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tv   The Last Word With Lawrence O Donnell  MSNBC  October 1, 2019 7:00pm-8:00pm PDT

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department of president trump. they started investigating her emails again. they started it again in august, which is roughly the same time the trump administration found out about the whistleblower complaint, about president trump's behavior toward ukraine. the response of the state department was to start to reinvestigate hillary clinton's emails and they're doing that now. but i'm really looking forward to her being live in the studio tomorrow night. i'll be a guest on steven colbert tonight. then because who needs to sleep, i'll be on the "today" show at 8:30 eastern. but that hillary clinton interview would keep me up all night, anyway, in terms of prepping for it. thanks, everybody, for the launch of my book. lawrence o'donnell is next. >> your book launches today, and
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right after midnight last night, i got the audio book and just poured it into my phone. >> you are very kind. i feel like i should reimburse you for this. >> it is so great and the audio book really moves like a great movie. and i know that's you and scott shirat, your director of this great audio book. it's a separate experience. i'm advocating people get both. >> did you get to the point in the book yet where there is a cameo appearance by pussy riot? >> yeah. >> we had to move heaven and earth to make that happen. before we go, this letter from the three chairmen in the house to secretary pompeo, this battle now is truly engaged. >> in terms of -- this is in response to pompeo saying he doesn't want to let these -- >> yeah, the three chairmen saying you absolutely have no
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right to block any of this testimony, and you don't have any right to have state department lawyers in the room during these depositions, and oh, by the way, you used those rules yourself when you were a member of the house of representatives in that little benghazi investigation that you were so obsessed with. and this is now just as hard-hitting a battle as i've ever seen in situations like this. >> well, and, you know, it has been one thing, and i think it's been a frustration for democrats in the house to be trying to get testimony from witnesses who don't want to testify and don't want to be in the middle of this, and are trump loyalists and they're kicking and screaming being dragged in there and they don't want to do it. that may not be the case for all the witnesses in the trump campaign. and pulling rabbits out of their hats trying to block witnesses who are part of an impeachment proceeding now, and those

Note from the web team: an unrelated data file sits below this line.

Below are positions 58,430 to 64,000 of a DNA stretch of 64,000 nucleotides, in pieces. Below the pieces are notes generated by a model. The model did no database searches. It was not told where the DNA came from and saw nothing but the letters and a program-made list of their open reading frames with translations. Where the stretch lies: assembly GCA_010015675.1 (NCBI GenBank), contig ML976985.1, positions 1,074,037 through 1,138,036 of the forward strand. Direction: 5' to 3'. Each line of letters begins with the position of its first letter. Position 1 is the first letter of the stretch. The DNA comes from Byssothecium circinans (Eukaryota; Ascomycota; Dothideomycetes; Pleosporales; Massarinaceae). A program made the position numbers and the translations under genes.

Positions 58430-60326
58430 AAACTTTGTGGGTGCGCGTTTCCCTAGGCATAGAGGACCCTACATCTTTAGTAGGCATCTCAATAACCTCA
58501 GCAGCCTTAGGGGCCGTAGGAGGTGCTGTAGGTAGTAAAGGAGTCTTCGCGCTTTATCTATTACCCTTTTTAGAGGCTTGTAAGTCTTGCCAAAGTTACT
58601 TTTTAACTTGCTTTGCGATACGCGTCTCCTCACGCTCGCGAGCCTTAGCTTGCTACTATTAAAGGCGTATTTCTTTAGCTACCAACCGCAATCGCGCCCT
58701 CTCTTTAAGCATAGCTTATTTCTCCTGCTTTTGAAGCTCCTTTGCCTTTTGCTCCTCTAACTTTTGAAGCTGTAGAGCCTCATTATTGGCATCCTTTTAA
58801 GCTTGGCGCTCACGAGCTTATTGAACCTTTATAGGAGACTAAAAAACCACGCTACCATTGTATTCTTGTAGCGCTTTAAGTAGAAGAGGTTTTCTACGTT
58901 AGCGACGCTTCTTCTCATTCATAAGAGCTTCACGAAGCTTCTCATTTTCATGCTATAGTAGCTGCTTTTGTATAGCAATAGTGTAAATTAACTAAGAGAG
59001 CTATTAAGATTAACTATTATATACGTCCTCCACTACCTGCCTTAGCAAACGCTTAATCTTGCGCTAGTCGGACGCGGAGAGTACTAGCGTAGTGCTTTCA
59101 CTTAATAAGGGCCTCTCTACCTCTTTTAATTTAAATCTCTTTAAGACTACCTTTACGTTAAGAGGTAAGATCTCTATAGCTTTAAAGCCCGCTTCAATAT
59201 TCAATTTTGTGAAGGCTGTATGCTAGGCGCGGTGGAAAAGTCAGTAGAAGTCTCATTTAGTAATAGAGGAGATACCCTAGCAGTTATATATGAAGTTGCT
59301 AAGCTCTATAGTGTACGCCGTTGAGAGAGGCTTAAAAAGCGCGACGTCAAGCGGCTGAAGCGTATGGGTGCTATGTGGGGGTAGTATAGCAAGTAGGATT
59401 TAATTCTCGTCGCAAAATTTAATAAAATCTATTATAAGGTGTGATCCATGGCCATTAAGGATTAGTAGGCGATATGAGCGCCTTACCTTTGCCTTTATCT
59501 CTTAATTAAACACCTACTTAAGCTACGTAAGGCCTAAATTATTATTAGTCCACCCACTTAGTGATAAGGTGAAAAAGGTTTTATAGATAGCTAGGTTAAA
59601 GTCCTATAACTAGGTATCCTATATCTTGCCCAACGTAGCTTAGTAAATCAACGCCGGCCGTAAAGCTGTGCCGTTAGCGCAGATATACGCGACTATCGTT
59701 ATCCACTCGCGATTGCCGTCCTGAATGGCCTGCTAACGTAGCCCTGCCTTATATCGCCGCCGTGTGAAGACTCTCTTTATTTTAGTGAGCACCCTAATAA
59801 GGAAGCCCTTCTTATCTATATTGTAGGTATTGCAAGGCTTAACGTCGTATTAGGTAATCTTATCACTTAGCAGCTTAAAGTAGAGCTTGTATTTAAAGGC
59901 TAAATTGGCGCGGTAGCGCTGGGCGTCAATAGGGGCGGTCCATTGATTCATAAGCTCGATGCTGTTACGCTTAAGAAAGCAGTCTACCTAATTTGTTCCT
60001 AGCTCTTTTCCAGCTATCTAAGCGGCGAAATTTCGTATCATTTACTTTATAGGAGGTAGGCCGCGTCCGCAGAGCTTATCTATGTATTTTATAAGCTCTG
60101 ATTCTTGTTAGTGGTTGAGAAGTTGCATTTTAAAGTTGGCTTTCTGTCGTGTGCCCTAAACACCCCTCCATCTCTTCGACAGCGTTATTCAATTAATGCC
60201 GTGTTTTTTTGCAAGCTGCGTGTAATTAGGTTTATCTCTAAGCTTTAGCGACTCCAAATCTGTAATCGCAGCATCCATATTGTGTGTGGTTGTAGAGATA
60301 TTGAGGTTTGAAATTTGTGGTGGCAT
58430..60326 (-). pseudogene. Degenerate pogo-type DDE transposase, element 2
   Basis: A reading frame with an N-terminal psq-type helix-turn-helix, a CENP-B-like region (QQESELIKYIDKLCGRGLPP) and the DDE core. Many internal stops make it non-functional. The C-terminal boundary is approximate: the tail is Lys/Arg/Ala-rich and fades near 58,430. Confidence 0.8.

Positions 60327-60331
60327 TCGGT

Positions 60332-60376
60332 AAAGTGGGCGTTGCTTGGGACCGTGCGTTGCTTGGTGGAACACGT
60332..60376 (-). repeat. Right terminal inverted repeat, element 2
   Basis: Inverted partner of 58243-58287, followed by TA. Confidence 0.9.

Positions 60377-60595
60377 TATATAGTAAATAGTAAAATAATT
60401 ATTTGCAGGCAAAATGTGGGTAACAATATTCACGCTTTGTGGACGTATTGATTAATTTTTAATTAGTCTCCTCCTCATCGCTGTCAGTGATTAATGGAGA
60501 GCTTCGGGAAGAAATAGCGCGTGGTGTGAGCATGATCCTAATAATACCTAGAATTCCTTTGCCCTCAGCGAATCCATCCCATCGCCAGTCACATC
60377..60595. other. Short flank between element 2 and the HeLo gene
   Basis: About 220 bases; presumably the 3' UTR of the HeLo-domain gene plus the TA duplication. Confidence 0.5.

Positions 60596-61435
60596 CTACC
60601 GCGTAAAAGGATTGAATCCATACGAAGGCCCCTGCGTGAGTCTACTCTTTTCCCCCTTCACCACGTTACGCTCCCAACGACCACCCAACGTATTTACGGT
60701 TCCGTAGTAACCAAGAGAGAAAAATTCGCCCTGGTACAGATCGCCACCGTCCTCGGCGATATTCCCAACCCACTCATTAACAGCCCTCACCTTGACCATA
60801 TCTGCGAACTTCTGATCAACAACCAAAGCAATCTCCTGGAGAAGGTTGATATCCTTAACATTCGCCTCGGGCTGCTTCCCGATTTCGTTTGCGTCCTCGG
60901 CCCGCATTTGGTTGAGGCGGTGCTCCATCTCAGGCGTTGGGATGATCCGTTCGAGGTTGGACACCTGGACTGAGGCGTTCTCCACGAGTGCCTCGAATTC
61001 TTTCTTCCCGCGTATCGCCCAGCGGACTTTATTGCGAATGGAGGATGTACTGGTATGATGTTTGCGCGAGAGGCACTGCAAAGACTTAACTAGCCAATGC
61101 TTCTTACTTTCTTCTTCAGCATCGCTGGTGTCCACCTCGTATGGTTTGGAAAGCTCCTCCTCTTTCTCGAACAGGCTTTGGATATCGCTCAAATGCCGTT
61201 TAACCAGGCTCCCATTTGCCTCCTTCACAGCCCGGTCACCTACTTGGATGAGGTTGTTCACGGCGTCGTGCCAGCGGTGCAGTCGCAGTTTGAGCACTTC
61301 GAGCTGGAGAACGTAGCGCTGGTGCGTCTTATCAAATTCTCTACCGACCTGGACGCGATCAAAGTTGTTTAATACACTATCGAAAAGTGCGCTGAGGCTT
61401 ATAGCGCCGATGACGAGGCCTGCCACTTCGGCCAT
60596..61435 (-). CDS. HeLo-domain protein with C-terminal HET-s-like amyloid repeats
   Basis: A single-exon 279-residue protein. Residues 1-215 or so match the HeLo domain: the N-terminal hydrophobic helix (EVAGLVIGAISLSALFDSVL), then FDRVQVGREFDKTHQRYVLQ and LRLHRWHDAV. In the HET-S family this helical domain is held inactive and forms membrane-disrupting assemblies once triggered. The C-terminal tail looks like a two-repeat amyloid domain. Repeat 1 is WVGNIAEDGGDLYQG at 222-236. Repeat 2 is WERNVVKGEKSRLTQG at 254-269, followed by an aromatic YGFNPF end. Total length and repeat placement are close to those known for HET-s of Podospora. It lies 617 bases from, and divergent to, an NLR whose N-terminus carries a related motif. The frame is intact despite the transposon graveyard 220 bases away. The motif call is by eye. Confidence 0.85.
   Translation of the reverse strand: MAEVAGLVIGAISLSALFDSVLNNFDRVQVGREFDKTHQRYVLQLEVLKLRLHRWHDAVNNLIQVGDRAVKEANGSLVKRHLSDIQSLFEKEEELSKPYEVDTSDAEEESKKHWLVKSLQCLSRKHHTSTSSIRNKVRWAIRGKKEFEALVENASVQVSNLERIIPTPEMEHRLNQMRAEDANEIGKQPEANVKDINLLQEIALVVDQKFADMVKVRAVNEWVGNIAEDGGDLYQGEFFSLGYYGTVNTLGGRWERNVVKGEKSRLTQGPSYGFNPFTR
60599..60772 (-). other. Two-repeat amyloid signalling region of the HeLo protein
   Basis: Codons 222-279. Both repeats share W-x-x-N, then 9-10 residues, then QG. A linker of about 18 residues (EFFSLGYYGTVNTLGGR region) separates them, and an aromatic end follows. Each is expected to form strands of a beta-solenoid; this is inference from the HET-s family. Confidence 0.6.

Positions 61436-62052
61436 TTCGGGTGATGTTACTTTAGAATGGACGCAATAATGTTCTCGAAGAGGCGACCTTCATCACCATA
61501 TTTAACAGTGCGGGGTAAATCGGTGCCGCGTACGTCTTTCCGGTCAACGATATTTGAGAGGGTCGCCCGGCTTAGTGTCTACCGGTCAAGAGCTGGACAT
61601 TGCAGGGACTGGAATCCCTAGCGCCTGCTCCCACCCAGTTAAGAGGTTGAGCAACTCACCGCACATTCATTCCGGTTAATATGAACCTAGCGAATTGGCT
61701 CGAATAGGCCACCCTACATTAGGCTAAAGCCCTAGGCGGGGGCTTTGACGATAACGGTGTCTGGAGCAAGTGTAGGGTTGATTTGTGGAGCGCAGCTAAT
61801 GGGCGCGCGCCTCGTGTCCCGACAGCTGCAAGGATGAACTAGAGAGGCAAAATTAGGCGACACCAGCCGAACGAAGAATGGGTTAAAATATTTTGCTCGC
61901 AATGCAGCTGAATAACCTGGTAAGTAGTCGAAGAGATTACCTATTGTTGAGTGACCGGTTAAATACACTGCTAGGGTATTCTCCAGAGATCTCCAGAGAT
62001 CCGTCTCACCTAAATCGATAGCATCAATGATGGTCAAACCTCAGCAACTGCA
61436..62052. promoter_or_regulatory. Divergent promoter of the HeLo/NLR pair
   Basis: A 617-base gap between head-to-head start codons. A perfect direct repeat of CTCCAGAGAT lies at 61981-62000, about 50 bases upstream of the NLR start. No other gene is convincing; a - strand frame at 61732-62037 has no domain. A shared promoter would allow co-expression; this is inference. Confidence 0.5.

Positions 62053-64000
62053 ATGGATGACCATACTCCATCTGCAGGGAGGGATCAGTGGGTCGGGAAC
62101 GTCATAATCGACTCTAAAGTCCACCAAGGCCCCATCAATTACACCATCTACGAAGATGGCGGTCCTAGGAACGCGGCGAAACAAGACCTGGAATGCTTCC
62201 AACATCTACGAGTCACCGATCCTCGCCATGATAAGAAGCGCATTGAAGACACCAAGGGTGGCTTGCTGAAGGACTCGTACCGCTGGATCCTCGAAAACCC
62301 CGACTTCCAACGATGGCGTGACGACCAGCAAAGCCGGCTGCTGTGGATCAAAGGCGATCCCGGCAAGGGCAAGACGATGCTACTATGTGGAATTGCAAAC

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witnesses may not go along with their games to try to keep them out of there, and i don't think this will end well for all of them. the state department implicated itself for the president's call for which he is being impeached, he's not in a strong position. >> that's what the chairmen were saying last night. their letter was to the deputy secretary of state because they're saying mike pompeo can't even be in the dialogue about this. he's a witness. he can't be in the dialogue. >> it's a fair opinion. it involved the president repeatedly mentioning him as part of the scheme for which he's going to be impeached, bill barr should have recused and taken himself out of it because he's implicated in it. it's the same thing with mike pompeo, and i think ultimately those norms will be ratified here, and i don't think it's going to i understand well for barr or pompeo. they don't have the same kind of immunity from liability that the
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does by virtue of the oval office. >> they might have a new justice department with a new attorney jegeneral appointed by a democratic party looking into what they've been up to right now. >> attorneys general have been indicted in the past, and attorney general john mitchell went to prison for having done stuff for richard nixon that he knew better than to do himself. these guys saying they'll do anything for the president not necessarily will save themselves even if it will help him in the long run. >> we will begin tonight with the breaking news about the state department's inspector general's urgent request tonight to brief house and senate committees about documents related to the state department and ukraine. the inspector general wants to brief several committees, including the senate intelligence committee. we'll be joined by a member of